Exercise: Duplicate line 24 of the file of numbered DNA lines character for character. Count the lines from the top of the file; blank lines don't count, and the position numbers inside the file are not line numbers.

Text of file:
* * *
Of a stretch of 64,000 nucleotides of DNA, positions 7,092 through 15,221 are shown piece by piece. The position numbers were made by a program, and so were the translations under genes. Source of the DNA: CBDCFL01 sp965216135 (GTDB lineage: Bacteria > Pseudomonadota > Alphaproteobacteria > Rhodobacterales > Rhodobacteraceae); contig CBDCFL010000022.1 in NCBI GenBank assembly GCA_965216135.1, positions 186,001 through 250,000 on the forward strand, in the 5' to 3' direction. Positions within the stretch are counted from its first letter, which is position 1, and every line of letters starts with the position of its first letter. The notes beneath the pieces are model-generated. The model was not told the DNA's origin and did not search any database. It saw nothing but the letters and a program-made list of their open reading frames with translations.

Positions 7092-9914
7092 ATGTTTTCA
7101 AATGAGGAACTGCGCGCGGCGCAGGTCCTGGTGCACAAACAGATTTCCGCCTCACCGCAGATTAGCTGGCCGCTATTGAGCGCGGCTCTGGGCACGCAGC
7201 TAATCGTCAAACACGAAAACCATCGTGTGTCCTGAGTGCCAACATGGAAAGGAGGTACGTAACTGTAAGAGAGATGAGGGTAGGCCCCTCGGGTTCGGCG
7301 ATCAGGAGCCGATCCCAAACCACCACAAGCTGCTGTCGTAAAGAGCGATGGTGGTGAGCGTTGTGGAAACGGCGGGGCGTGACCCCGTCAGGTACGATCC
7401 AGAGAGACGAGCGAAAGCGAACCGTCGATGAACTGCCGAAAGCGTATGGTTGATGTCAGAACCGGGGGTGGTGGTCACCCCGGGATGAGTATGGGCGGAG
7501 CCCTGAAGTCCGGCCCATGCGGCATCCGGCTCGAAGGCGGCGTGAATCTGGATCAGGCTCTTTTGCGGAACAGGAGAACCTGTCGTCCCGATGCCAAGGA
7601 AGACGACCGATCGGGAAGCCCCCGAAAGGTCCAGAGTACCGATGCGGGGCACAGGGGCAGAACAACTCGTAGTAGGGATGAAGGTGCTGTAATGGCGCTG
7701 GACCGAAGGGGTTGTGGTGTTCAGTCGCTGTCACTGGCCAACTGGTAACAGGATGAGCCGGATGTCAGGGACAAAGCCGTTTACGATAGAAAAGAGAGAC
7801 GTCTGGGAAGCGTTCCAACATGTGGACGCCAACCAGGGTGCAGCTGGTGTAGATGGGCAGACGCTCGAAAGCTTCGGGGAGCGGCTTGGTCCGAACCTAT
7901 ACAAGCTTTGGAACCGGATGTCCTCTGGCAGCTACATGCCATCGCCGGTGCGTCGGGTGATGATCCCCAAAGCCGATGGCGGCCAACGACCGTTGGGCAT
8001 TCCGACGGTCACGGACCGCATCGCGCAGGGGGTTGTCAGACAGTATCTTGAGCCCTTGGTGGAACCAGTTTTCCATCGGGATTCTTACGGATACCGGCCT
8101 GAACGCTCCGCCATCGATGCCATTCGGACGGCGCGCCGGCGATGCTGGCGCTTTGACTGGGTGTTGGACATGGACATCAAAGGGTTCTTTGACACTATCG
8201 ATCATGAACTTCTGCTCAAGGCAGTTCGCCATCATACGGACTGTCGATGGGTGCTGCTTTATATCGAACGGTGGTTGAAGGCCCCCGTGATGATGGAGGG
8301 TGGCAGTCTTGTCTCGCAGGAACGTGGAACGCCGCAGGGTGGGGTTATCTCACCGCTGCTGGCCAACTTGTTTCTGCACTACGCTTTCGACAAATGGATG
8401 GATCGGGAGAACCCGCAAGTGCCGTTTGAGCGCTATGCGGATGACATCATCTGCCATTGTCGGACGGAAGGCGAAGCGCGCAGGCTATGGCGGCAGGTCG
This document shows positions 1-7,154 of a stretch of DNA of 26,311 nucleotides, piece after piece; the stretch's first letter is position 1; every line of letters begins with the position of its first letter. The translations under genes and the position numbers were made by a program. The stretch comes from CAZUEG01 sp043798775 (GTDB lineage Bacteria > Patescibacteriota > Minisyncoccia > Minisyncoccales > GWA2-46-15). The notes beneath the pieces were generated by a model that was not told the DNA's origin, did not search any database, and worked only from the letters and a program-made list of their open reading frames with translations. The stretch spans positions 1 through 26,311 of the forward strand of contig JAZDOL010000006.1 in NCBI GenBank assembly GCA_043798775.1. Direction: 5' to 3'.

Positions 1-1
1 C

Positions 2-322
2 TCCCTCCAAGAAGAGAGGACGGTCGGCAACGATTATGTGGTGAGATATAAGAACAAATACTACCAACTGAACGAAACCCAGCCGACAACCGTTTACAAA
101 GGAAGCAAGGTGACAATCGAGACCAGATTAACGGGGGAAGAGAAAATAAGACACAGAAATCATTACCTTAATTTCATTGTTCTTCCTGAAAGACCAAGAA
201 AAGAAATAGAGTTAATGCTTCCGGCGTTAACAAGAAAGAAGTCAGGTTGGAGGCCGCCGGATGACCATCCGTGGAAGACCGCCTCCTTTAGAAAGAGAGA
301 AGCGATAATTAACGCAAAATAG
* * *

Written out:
201 AAGAAATAGAGTTAATGCTTCCGGCGTTAACAAGAAAGAAGTCAGGTTGGAGGCCGCCGGATGACCATCCGTGGAAGACCGCCTCCTTTAGAAAGAGAGA